Wednesday, June 30, 2010

117. Spellhorn by Berlie Doherty

Spellhorn by Berlie Doherty. Illustrations by John Lupton (Canada) - (USA)
Essential Modern Classics

Pages: 208 pages
Ages: 8+
Finished: June 27, 2010
First Published: 1989 (ESM Edition May 4, 2010)
Publisher: Harper Collins UK
Genre: children, fantasy
Rating: 4.5/5

First sentence:

Night is falling.

Acquired: Received a review copy from Harper Collins Canada.

Reason for Reading: This book is published under the Essential Modern Classics list. This is a list of books chosen by the publisher's UK house and is a collection of outstanding books for children. From looking at the titles I'd say the age range varies anywhere from 8 to 15. Four new titles are to be published in 2010 under the Essential Modern Classics list and I think the authors chosen present a unique collection for North American readers to discover. I intend to be keeping up-to-date with ESM as well as digging into their backlist.

A wonderful fantasy written in the classic style comparable to ancient British folklore, though the author has created her own world from scratch. As part of the Essential Modern Classics series the book starts with an informative paragraph bio. of the author followed by a short essay entitled "Why You'll Love This Book" written by a famous author, in this case Helen Dunmore. Then a quick blurb on just who is Helen Dunmore. This publisher's series also sometimes ends with extra material at the back of the book called "More Than A Story". This book contains that section and is extremely interesting, relevant and a bonus to the book. First there is a long "Author's Note" in which the author describes how she wrote this book with the input of 4 blind children. Then there is a section on the history of the myths of unicorns around the world and finally a Q & A section with Doherty about the book including the question to why she chose the ending she did.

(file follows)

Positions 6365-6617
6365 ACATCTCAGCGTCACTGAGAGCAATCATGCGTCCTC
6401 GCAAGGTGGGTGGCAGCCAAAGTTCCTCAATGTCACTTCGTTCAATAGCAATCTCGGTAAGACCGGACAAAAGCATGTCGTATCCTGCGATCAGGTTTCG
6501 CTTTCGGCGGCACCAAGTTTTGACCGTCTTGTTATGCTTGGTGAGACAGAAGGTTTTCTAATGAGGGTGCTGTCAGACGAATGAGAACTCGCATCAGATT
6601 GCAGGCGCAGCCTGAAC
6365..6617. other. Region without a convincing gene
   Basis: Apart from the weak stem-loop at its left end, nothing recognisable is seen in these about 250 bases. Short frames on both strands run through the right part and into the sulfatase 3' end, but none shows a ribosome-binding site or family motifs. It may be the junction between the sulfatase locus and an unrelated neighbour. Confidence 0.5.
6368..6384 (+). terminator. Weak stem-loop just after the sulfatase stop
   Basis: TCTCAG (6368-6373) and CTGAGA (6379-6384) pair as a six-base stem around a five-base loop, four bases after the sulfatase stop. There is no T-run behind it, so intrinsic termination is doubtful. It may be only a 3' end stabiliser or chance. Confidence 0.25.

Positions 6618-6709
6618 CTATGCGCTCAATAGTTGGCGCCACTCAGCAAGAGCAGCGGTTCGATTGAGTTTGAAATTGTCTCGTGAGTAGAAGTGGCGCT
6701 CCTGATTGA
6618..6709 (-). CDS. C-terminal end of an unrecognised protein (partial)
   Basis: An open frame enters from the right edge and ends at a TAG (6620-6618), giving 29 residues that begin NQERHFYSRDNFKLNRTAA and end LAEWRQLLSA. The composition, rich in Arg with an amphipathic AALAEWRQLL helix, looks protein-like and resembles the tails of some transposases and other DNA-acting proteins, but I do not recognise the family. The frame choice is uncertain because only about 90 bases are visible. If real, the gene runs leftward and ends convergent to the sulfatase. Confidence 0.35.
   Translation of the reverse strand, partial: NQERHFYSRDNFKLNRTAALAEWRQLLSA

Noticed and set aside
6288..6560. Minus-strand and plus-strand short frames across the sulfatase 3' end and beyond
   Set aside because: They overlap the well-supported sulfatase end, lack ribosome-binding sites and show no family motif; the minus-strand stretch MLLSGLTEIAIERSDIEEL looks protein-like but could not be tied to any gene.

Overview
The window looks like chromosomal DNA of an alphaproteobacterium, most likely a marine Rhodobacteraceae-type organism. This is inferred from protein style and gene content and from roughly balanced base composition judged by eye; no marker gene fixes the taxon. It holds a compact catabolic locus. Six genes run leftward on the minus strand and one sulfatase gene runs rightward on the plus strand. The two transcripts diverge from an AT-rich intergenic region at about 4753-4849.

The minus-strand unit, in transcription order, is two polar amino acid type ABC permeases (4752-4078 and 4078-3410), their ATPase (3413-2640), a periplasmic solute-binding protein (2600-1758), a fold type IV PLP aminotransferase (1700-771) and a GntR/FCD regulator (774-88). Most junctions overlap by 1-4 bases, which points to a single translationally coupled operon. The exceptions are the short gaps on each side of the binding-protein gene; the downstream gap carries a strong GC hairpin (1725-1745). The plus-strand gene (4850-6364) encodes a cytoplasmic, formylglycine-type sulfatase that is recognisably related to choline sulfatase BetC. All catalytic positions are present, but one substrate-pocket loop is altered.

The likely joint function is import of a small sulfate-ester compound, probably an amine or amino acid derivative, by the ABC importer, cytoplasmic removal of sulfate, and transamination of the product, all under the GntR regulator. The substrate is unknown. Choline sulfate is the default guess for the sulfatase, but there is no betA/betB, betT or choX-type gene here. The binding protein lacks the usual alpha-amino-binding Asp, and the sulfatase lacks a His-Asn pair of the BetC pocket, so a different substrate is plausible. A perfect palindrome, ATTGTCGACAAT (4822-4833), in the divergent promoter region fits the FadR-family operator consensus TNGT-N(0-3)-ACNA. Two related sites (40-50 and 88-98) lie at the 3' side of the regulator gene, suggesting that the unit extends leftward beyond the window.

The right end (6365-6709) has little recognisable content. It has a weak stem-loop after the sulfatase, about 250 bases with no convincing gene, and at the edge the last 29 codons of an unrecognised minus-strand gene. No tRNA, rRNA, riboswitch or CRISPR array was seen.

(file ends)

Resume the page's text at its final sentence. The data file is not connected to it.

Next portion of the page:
Laura is a blind girl who smells and feels a presence under her bedroom window. She sneaks out at night and finds a unicorn. She climbs upon him and the Wild Ones appear and carry her off into the night. She is told a tale as she is taken to their magical land that Spellhorn has chosen her to be their new Mighty High and only she can truly be their new leader, if she refuses to come Spellhorn will stay with her and the Wild Ones will not be able to return to their home world called the Wilderness. Laura is torn between leaving her family between and the plight of these peoples but when her sight comes back to her, the choice becomes easier.